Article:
“And it’s your home for as long as you’d like,” said Lord Grantham. “We couldn’t be prouder. I’ve received letters from Arthur Weasley and a Mr. Longbottom of Batley,” he continued, “describing how honored their sons were to serve at your side, and how your actions spared them serious injury on the day of the accident.

“Any position is yours, just say the word: assisting Mr. Filch, managing a farm… Don’t answer right away,” he added as Harry’s mouth opened and closed but nothing came out. “Take some time to think it over.”

They walked on, moving farther and farther from the house. Lord Grantham seemed content to walk in silence. The thought of caring for the family’s horses with Hagrid again or watching over a flock of sheep, far away from the fear and filth of war, nearly brought tears to his eyes. Both from the idea of living in peace, and that he’d be doing so alone.

Just as Harry was ready to make his excuses and go join the picnic, Lord Grantham said suddenly, “a lot has changed, this last year.” He sighed. “The world may never be the same again. And sometimes, as the world changes, we have to change with it.” Harry nodded, unsure, and Lord Grantham shot him an indecipherable look.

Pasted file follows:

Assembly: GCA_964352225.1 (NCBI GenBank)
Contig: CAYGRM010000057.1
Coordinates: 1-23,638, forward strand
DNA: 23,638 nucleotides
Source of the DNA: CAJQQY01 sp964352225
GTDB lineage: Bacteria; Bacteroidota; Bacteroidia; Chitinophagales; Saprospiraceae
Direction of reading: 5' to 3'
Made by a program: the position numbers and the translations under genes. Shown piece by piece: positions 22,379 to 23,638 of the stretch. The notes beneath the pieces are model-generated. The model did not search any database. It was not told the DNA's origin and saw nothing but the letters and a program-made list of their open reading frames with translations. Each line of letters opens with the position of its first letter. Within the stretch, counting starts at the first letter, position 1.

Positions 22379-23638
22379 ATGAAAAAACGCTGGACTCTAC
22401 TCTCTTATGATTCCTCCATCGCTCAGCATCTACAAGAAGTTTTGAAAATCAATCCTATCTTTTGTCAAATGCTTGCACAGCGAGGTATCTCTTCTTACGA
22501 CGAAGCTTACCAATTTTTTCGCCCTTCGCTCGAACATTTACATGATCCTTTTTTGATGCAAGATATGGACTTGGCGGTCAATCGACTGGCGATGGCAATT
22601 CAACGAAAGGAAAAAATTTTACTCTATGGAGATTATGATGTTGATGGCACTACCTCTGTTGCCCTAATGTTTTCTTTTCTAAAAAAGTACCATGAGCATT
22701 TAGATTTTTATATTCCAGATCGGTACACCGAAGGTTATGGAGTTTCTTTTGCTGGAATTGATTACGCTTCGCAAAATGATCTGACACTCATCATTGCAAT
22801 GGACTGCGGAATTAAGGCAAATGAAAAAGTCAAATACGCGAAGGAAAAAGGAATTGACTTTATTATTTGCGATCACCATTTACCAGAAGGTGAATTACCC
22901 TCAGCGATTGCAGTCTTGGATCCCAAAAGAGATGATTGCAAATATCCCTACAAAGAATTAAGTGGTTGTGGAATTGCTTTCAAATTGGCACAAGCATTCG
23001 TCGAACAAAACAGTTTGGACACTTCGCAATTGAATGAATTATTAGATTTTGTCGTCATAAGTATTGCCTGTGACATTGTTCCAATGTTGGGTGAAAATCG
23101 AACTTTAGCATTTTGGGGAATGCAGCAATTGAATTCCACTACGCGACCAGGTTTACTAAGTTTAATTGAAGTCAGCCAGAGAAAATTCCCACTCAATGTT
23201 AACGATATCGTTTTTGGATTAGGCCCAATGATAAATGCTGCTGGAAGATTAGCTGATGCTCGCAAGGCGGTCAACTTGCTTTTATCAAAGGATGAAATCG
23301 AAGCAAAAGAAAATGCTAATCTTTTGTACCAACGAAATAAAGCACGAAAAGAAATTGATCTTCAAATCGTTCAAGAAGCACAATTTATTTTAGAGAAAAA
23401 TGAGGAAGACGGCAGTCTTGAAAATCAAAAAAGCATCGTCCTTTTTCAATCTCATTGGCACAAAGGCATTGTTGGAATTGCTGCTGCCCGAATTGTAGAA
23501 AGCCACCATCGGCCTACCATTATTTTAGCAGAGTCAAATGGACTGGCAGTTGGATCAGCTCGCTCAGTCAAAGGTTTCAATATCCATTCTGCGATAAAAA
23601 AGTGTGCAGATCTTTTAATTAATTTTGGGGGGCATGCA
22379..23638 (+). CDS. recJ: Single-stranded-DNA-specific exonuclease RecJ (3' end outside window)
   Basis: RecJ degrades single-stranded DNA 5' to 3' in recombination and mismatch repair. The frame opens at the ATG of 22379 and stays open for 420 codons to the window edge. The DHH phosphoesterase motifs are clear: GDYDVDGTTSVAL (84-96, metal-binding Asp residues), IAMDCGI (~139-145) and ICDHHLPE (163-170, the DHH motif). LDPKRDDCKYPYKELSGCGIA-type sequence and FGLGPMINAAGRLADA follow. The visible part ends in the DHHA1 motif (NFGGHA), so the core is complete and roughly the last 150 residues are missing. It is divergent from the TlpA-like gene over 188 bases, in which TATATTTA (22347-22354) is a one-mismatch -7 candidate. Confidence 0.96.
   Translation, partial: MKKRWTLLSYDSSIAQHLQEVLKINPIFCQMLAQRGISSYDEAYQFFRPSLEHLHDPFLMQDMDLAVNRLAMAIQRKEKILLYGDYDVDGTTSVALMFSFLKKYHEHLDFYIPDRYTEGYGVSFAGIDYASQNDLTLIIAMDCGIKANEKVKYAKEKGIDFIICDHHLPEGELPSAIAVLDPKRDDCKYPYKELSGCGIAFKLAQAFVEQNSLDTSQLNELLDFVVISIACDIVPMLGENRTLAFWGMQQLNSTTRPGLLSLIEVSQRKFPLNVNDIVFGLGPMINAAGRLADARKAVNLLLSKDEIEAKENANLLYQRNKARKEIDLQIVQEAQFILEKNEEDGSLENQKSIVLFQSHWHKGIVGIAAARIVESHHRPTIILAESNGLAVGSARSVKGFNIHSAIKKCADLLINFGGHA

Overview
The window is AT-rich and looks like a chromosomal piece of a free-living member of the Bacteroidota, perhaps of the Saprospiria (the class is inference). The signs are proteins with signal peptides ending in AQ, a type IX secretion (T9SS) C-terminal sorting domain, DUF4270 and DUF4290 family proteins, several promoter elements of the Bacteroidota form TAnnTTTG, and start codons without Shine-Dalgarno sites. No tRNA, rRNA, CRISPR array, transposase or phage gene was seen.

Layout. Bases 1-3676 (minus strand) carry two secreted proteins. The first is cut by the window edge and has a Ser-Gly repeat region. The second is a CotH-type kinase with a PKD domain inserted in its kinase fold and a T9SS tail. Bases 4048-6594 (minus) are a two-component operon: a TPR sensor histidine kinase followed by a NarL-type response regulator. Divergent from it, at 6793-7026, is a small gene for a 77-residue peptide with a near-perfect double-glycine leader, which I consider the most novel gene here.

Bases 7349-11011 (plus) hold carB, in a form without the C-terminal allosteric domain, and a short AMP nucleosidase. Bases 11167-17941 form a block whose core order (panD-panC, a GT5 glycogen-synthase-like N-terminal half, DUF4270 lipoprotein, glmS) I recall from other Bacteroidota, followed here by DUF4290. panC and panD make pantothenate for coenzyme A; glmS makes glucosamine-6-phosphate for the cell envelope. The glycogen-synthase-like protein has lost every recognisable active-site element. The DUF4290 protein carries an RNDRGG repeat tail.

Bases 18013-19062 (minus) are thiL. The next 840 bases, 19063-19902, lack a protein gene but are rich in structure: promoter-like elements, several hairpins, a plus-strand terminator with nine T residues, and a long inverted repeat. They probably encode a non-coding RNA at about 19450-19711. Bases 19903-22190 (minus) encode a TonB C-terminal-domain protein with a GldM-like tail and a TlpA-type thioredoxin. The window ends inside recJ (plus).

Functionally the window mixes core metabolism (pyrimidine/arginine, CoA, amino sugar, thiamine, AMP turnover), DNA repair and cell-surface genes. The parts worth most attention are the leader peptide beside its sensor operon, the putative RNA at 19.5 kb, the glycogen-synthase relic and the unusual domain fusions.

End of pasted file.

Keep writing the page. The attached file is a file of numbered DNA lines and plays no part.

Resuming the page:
“Time and again, you’ve proven yourself to be an honorable and hard-working young man,” he continued, stopping finally and looking Harry in the eye. “So I’m trusting you.”

With what? Harry wondered, unsettled by the sudden gravity in Lord Grantham’s voice. Taking in his surroundings, he realized that they had walked into the magic meadow of his childhood. Wildflowers swayed in the breeze, bees buzzed past, and there, under the gnarled old tree along the edge of the forest, stood-

Harry’s eyes widened, and he felt the blood drain from his face as he once again turned to the lord of the house. Lord Grantham’s own face didn’t change; he merely said, “I’m trusting you,” nodded once, and turned back toward the house, leaving Harry alone with his youngest daughter.